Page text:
Visual comfort and the absence of glare are also key elements when we are looking to improve the learning process. They will help to eliminate distracting elements and focus the attention of both students and teachers, ensuring optimal environmental conditions and visual ergonomics. In order to achieve this, we need to make use of luminaires with technical diffusers which, thanks to their louvre system, reduce the glare index (UGR) of any building or area. Here we can mention Fil Tech luminaires, or optical systems specially designed to reduce glare, such as the Opal Confort diffuser, which, thanks to its optical louvre, allows great control of light distribution in one uniform aesthetic, such as with the Fil Opal Confort luminaire.
In classrooms, laboratories, or other rooms where students and teachers stay for long periods of time, we strongly advise you to use luminaires classified as photobiological risk-free (RG0), according to the UNE 62471 standard. This standard evaluates the risk of ocular or dermatological damage due to lamps or luminaires, as well as the prioritisation of indirect lighting, as is the case with the Fil, Kombic, and Plat ranges, among others.
The importance of lighting in educational spaces is unquestionable, whatever learning method you apply. In flexible classrooms, the changing classroom activities mean that the classroom itself must be able to adapt, and create an ambience which is consistent with the teaching circumstances and classroom experience at any given moment. A lighting system adaptable to changes in spatial morphology, such as the Nomadic system, offers a lighting solution that adapts to spatial transformations, allowing the shift from static partitions within the classroom to mobile elements that allow you to create changing, flexible spaces, capable of satisfying the many diverse requirements that the objectives and activities of collaborative education demand.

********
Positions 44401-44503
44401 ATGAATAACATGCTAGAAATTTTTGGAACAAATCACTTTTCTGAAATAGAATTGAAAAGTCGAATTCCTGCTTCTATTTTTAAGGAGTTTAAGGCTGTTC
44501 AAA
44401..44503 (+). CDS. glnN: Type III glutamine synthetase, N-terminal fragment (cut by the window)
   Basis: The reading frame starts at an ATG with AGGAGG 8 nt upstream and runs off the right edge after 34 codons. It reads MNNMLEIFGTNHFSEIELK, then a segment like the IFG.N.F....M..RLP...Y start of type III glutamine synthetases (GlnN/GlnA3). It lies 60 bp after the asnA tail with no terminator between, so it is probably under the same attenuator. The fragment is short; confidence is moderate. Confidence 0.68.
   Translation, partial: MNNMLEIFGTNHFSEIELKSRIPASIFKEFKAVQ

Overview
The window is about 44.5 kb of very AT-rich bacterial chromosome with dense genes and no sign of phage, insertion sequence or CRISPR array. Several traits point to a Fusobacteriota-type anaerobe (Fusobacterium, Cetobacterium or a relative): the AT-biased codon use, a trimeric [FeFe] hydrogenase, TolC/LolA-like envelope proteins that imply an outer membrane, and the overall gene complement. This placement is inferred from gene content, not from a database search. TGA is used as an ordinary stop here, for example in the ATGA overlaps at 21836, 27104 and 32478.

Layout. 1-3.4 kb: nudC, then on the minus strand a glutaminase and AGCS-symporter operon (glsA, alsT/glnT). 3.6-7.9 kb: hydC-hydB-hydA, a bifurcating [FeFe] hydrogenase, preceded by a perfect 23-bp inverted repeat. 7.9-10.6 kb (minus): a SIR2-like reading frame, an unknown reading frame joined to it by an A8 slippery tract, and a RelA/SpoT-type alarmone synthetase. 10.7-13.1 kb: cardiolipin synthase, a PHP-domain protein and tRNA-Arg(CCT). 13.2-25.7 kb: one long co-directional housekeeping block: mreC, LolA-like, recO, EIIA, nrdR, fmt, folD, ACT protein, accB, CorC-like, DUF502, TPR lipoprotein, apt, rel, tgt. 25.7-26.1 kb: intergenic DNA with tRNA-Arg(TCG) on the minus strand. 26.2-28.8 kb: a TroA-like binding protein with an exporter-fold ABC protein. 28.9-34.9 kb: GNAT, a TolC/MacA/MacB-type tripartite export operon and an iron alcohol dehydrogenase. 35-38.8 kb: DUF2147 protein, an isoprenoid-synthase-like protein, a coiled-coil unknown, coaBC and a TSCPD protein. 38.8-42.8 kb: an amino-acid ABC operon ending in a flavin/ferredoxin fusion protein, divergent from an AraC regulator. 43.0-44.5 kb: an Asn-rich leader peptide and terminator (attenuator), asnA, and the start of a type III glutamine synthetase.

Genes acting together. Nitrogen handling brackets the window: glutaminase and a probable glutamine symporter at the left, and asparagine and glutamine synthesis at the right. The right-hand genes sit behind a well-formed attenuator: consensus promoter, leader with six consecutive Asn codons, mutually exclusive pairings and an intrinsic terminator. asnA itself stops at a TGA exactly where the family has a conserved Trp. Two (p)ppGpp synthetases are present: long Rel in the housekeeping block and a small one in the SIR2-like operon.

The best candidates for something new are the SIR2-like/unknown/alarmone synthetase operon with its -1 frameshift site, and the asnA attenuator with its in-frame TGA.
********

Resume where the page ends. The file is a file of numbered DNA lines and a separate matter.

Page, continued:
Dynamic lighting allows you to create lighting whose intensity and colour temperature can be regulated. In this way, lighting becomes an element that can guide and accompany the student from an emotional and cognitive point of view.
This type of lighting also connects with people's circadian cycles and the way in which lighting affects our biorhythms. This occurs organically with natural light, and people-centred artificial lighting also takes this into account, positively influencing them on a physiological level.
This paradigm shift in lighting, which is supported by technological developments, is particularly effective and timely when providing lighting for flexible classrooms. Wellbeing and multispectral technologies offer the possibility of inclusive lighting that takes into account visual and non-visual aspects. In other words, they address people's physical, mental, and emotional well-being by optimising the light spectrum. This allows us to provide artificial lighting that is comparable to natural light in terms of its circadian synchronisation and dynamism and the benefits these bring.
And, finally, this lighting is both dynamic and integrating, two fundamental aspects in flexible classrooms, where both the space and the people in it are constantly evolving.